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5 Responses to “Nutrition Cookies,” My #!%: What To Give Kids At Snacktime

  1. Hi Robin! Thanks for reading.
    I looked at those Vita-tops…I hate to say it, but I really do think that they are just about the same as the silly cookies. The one thing I’d say Vita-tops have going for them is that they appear to be more natural and less refined/processed than the cookies, but they’re still not anywhere near as good as a breakfast made from real, whole foods. Thanks for sharing the link so I could check them out!

  2. Justin says:

    I’m glad you posted this. I’ve been thinking a lot lately about “fortified foods” and have been considering a blog post about it, though I don’t really know where to start. I don’t think Americans realize how much of our foods (even the so-called less-processed ingredients) are fortified with additional vitamins and minerals. In some cases, it’s added to trick people (as in the cookies). In other cases, it’s added to replace the good things lost through processing, shipping, or commercialized production of produce. In other cases, our dear old Government requires it. In fact, that’s how we got “iodized” salt, if I’m not mistaken. Back during WWII (or one of the wars), the Government asked the salt producers to add iodine to stave-off some disease (scurvy or some such illness of the past). It worked, but they’re still force-medicating us with it to this day every time you pick-up the salt shaker.

    Here are a couple more examples:
    – Most breads and baked goods have “enriched wheat flour” with added Niacin and whatnot.
    – A lot of “fresh” orange juice or bottled fruit juices have added calcium and vitamin C.
    – Milk, if I’m not mistaken, is fortified with extra vitamin D and calcium
    – Milk alternatives (soy, rice, etc.) are fortified with vitamin D and other nutritional supplements that are found in regular milk but not in the base product they’re made of.
    – Cereal, cereal, cereal (try and find a cereal that is NOT heavily fortified aside from granola)
    – You can even by “high Omega-3” eggs now, though they add it to the chicken feed as opposed to injecting it post-production

    I don’t think I have a problem with fortified foods in general because they offer a nice alternative when you have a selective eater. At least you know they’re getting *some* vitamin and mineral intake. What I do find disturbing, however, is that it’s hard to find foods without it if you don’t need/want it (short of making everything from scratch). I also dislike when folks at big corporations try to do what they did with this cookie brand. Added vitamins and minerals do not make a healthy or healthful food in the same way reducing fat does not necessarily make a healthy food.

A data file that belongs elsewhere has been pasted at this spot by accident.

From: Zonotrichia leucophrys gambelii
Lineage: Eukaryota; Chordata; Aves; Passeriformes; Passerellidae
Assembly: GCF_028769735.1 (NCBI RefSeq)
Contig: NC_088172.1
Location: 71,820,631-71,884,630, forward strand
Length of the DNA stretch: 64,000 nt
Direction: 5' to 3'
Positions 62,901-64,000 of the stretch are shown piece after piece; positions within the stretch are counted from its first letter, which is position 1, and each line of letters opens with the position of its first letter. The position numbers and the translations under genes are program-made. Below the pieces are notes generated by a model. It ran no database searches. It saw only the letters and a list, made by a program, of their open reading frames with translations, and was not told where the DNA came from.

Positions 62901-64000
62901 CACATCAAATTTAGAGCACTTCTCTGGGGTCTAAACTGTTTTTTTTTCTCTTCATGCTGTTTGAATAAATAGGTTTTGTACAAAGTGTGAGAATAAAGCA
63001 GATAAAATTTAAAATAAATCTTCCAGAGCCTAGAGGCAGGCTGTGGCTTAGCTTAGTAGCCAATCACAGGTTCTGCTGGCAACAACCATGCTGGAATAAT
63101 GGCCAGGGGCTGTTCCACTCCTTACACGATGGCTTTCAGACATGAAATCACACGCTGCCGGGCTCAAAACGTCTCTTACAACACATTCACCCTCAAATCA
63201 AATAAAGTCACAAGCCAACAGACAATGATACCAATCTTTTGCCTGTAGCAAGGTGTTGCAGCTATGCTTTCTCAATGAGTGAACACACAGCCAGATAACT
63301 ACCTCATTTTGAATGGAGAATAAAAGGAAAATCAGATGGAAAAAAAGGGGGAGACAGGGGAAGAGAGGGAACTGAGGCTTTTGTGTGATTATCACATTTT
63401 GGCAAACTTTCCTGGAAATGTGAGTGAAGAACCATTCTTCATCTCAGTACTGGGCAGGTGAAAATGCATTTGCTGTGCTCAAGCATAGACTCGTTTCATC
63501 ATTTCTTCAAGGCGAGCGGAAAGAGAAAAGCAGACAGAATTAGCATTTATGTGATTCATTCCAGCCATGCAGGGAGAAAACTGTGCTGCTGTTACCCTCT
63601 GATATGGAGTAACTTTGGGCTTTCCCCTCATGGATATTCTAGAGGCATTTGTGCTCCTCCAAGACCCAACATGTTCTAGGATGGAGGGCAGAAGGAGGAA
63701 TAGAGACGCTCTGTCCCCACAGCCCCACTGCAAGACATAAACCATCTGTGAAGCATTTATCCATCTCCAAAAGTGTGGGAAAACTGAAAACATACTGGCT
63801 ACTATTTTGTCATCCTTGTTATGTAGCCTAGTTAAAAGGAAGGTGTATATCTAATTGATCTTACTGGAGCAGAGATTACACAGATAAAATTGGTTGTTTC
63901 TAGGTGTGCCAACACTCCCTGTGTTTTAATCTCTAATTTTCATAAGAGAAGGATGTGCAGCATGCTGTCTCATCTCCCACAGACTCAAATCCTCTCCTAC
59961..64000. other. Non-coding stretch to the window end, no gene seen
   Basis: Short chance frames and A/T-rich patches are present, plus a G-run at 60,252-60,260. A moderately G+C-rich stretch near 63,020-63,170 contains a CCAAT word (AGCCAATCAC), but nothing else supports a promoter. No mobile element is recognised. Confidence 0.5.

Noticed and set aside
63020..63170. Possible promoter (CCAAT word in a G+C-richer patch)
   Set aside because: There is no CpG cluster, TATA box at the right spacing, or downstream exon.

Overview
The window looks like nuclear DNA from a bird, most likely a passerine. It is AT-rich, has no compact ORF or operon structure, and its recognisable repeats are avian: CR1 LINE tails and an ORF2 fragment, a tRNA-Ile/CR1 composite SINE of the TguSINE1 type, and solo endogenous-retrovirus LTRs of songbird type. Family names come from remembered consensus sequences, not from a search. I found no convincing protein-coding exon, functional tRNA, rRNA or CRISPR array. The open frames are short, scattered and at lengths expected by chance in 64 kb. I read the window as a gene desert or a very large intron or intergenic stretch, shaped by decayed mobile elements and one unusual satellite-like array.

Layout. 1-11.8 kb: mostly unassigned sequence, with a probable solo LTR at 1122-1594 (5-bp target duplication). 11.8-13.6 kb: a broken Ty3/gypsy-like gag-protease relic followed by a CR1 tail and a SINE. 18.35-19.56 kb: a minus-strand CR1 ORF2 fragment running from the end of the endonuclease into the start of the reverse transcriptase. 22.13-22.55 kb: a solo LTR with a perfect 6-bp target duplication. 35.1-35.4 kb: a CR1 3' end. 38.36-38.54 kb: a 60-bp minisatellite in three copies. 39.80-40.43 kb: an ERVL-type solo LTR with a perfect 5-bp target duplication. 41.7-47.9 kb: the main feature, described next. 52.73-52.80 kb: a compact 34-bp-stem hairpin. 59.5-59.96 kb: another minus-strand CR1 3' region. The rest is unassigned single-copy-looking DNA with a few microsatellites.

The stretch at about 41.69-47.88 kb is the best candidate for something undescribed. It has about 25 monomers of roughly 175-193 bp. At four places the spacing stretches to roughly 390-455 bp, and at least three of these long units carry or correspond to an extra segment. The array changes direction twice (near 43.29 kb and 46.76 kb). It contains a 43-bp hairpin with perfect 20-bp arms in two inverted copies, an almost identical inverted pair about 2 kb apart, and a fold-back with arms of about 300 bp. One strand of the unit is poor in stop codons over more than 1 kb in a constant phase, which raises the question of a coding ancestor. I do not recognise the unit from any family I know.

• You’re right on a lot of points, Justin, though I will quibble about a few things. 🙂
      There are some food fortifications that are essentially well-conceived and do contribute to overall health and well-being. Two key examples are the iodized salt and vitamin D in milk that you cite. Iodized salt came about because Iodide actually supports thyroid health and developmental structure; if you don’t have enough iodine in your system, you can fall victim to hypothyroidism, and in severe cases, extreme growth deficiencies and intellectual disabilities can result. Unfortunately, iodine isn’t easily gotten through food sources (you’d have to eat a whole mess of kelp every day, or something like that), so most people can’t get enough iodine just through diet. Adding it to salt was the best way to get it into the food supply in appropriate doses (and I might add that I keep iodized salt on hand for some baking and cooking applications, for just this reason). As far as Vitamin D in milk goes, Vitamin D and calcium work together in the body. Vitamin D helps calcium to be absorbed more efficiently, thus lessening the risk of things like osteoporosis — that’s why it was added to milk in the first place, rather than some other food source. It’s an essential nutrient on its own, though, which is again extraordinarily difficult to get in whole-food sources (basically, eggs and some fish will have it). Deficiencies of Vitamin D will give you muscle weakness and pain, fatigue, and a weakened immune system.
      Here’s the thing: I don’t care a whole lot about the fortification of food sources with vitamins, in terms of it making those foods less healthy than they were to begin with; I don’t think that’s necessarily true. I think if you add some vitamins to milk, it’s not WORSE for you, necessariy, than the milk would have been otherwise (arguments for raw milk, etc aside — those are for another day). If you add vitamins to whole-wheat bread, it’s not any worse for you than it was to begin with. So, fine. But adding vitamins to a JUNK food to make that junk food appear more healthy… that’s dishonest and misleading, and it’s the kind of practice that really contributes to our screwed-up nutritional society.
      I totally agree, by the way, about reduction of fat not equalling a “healthier” product. i’ll post about that sometime. Thanks for commenting, as always!

  3. Blanca says:

    like the miracle pill that provides nutrition and burns the fat for you so you don’t have to actually physically do something. There’s no miracle water! It’s disgusting what these marketing food companies will do to deceive consumers. Good point on the Oreo! Great article, as usual!!

    • Thanks! 🙂 It’s sad that we’ve gotten to a point where food companies can actually get away with this stuff — I frankly don’t fault them for trying, really, since we live in a capitalist society and they’re trying to make as much money as they can. Clearly, it’s working. Shame on US, though — the consumers — for allowing ourselves to be taken in as often as we are. Fool us once, shame on you…fool us twice, shame on us.